Shawn Bibb, vice president of Administration and Finance and chief financial officer, discusses the CSUEB budget cycle at the Faculty Forum.
A Faculty Forum held Feb. 17 on the Hayward Campus outlined the budget status at California State University, East Bay and the CSU as a result of the state budget crisis.
"These are challenging times, not just for this university, but for the state and the country," said Susan Opp, chair of the Academic Senate.
Approximately 100 faculty and staff members attended the forum, held in the presentation center in the Valley Business and Technology Center. Members of the Concord Campus participated remotely.
In opening remarks, Opp said the forum's purpose was to engage faculty members in the budget discussion. She encouraged faculty members to ask questions following comments from President Mohammad Qayoumi and cabinet members explaining the university budget background and status.
"To me, a budget is a reflection of the values of an organization," Qayoumi said. "A budget is a roadmap to how we can accomplish the goals of the university."
While he and his team offered details about what led up to the current budget — including several preliminary budget allocations offered to the CSU, then rescinded, by Gov. Arnold Schwarzenegger — Qayoumi cautioned that current budget estimates could change within 24 hours, given the uncertain economic climate.
Following Qayoumi's arrival at Cal State East Bay in 2006, the administration put together a three-year budget plan, which was supported by the Academic Senate. The plan was based on a series of assumptions including funded enrollment gains of 4 percent annually and increasing efficiencies in energy, risk management and workers' compensation. Due to the state budget crisis, which began more than six months ago, Qayoumi asked the university leadership to create a balanced budget starting "from ground zero."
"Your comments will be very helpful for us, as we move forward," he said.
Shawn Bibb, CSUEB vice president of Administration and Finance and chief financial officer, delivered an overview of the budget planning cycle, which starts in June with talks at the chancellor's office. In November, CSU trustees approve the university system's requested budget, and in January the governor issues a preliminary state budget, followed by what's known as the May revise, based on the state's actual revenues. The state constitution requires the legislature to pass a final budget before July 1, a target lawmakers consistently miss. In 2008-2009, the state operated without an approved budget.
The 2009-10 state budget planning cycle started in October. Because no funds are provided for enrollment growth, CSUEB could no longer follow its three-year budget plan, Bibb said. During a discussion of budget definitions, he also stressed the importance of distinguishing between base funding, which is permanent and recurring, and one-time funding.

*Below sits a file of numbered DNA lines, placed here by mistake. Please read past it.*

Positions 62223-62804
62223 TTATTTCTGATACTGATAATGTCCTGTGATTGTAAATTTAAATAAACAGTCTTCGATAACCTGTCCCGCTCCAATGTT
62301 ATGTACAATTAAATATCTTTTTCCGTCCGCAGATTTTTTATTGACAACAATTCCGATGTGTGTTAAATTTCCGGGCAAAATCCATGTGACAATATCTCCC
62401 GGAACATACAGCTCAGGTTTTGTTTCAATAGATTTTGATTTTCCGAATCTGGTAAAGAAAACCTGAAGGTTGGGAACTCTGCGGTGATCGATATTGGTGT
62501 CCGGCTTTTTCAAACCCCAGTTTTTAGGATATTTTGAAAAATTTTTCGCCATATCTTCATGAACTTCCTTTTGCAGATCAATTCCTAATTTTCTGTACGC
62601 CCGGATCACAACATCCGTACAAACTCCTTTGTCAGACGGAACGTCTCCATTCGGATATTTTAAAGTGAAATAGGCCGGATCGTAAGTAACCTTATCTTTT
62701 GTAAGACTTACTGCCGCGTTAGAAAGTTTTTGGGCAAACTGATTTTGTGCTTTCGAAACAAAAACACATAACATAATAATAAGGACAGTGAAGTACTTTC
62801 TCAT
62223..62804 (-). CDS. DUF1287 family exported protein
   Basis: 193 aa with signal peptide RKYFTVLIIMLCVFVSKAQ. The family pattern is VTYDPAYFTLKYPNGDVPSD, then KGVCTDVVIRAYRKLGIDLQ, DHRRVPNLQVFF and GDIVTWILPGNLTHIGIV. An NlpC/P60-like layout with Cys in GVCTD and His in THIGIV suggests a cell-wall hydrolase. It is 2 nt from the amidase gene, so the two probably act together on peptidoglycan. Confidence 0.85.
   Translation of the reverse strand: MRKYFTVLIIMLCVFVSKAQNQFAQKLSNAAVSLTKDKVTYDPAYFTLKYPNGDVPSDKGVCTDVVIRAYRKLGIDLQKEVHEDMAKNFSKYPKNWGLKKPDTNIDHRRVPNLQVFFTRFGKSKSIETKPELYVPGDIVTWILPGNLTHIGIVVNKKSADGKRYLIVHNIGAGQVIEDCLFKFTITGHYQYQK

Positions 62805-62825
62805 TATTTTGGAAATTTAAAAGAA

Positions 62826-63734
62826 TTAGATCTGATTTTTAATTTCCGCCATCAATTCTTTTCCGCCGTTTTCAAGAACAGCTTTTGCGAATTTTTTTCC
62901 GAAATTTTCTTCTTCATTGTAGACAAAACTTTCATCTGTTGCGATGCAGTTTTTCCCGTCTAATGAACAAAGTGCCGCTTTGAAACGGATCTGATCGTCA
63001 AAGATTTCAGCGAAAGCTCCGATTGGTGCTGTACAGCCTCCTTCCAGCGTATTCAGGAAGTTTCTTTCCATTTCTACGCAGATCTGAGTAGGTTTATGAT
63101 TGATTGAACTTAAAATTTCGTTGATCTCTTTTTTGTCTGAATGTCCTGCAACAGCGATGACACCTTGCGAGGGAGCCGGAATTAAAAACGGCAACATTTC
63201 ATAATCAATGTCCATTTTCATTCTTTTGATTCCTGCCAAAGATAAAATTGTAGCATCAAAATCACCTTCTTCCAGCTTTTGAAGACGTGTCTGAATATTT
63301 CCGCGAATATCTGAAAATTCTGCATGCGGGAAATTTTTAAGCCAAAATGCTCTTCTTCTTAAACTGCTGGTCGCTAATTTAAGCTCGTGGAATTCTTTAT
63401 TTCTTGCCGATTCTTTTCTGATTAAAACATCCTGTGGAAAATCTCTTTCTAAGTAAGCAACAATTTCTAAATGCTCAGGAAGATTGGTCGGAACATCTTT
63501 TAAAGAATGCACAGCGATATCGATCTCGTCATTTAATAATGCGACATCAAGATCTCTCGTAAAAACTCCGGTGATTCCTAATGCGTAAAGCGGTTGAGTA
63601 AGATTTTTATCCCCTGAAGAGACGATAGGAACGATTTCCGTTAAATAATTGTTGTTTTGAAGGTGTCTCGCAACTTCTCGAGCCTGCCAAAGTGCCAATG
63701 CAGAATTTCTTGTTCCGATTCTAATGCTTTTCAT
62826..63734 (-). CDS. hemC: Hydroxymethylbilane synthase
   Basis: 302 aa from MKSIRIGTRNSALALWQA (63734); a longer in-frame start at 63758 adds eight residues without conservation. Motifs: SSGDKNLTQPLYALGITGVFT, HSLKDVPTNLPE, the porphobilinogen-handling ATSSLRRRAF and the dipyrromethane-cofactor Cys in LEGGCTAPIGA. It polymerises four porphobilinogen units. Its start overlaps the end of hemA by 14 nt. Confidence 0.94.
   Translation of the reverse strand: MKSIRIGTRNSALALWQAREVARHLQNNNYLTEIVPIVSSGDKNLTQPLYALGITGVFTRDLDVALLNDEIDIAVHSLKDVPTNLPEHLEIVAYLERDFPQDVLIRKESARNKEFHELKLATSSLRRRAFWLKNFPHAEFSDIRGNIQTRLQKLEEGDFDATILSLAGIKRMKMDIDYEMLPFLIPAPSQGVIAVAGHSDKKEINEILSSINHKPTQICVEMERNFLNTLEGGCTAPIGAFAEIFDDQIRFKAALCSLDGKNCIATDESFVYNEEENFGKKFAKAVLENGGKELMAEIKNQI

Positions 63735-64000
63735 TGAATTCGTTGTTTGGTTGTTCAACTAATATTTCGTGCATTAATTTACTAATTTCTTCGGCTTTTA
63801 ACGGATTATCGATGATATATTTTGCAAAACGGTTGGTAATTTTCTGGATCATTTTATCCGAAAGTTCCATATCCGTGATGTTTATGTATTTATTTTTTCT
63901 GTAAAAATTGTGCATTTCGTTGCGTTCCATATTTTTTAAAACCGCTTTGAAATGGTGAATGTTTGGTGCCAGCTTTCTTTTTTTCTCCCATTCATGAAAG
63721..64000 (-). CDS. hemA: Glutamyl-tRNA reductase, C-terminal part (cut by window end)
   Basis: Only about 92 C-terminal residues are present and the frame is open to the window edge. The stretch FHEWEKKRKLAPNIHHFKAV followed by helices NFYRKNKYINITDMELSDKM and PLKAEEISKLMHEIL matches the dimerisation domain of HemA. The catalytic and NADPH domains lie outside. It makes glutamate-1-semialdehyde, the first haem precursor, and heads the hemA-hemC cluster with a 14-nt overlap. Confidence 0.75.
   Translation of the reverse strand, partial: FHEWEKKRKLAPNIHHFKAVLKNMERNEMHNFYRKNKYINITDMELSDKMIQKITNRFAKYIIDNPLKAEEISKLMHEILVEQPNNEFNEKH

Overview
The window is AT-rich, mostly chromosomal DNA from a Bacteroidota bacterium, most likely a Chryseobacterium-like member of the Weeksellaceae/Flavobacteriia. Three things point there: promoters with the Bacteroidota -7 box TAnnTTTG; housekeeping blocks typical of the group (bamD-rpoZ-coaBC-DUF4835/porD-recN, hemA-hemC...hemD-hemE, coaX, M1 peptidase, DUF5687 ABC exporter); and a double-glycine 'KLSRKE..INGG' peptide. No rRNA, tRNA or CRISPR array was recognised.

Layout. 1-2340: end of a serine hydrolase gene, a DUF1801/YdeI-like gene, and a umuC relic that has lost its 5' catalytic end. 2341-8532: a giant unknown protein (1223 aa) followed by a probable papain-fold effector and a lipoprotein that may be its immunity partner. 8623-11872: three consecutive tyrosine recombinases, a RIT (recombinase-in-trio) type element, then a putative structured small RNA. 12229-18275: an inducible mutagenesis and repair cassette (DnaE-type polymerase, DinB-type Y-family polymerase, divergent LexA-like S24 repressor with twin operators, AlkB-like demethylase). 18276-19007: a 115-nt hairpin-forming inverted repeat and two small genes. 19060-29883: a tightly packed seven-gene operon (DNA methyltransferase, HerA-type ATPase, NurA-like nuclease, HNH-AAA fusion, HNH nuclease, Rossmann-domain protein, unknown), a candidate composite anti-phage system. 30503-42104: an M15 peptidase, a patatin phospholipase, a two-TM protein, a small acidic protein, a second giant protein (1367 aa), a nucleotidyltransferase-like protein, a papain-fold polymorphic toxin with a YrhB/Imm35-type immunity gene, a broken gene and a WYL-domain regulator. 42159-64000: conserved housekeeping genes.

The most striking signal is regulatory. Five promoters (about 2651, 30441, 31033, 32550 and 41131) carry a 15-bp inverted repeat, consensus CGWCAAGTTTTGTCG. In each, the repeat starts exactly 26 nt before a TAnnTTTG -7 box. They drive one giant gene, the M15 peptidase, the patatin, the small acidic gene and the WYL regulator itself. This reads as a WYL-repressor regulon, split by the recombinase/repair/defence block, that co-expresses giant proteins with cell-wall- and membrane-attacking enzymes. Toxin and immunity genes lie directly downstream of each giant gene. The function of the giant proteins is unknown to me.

As it adapts to the changing budget situation, Cal State East Bay is taking a strategic, multi-year approach to reducing the budget, explained Linda Dalton, vice president of Planning and Enrollment Management. The university will continue with the multi-year approach, because meaningful changes can't be made in a single year, she said.
No across-the-board budget actions or percentage reductions are planned, because they would not be strategic.
CSUEB's budget strategy, Dalton said, takes into account the seven mandates identified as priorities during 2006 town hall-style meetings. These include offering quality academic programs, enrollment growth, campus climate, vibrant university villages and an efficient, well-run university. The budget strategy also takes into consideration the 2008 Academic Plan and the 2008 Strategic Planning Summary and Priorities for Implementation.
The university remains committed to maintaining its existing enrollment momentum, because CSUEB's base budget is contingent on meeting its CSU enrollment target. Academic Affairs, however, will offer fewer low enrollment courses and defer some tenure track hires.
Each division is examining ways to cut costs. Administration and Finance will explore offering some self-service online options, and Information Technology Services will offer remote support and consolidated servers. PEM plans to streamline admissions, change of major and graduation processing, while Student Affairs has combined two units, the Career Development Center and University Advisement Center, to form Academic Advising and Career Education. University Advancement has cut its marketing campaign promoting awareness of CSUEB.
Faculty and staff members representing the library and departments from biology to music commented or posed questions during a discussion period facilitated by Provost Michael Mahoney.
"I want to get to the heart of what faculty do, which is teaching on our campus," said professor Dee Andrews, chair of the Department of History. "I agree entirely with the strategy of cutting classes that are small that don't need to be small."
Andrews added that she and her colleagues worry, however, that class sizes, or caps, may grow higher.
For winter quarter, CSUEB cancelled 150 low enrolled sections, but no university-wide policy about class size has been implemented, Mahoney said.
Based on attendance and the exchange of information that occurred at the forum, Opp said she considered the event a success.
"We face serious difficulties over the next few years," Opp told the crowd. "We will be stronger, if we face our challenges together as a faculty, as a department, and as a university."
Editor's note: The California Legislature passed a budget plan Thursday. The governor is expected to sign it Friday.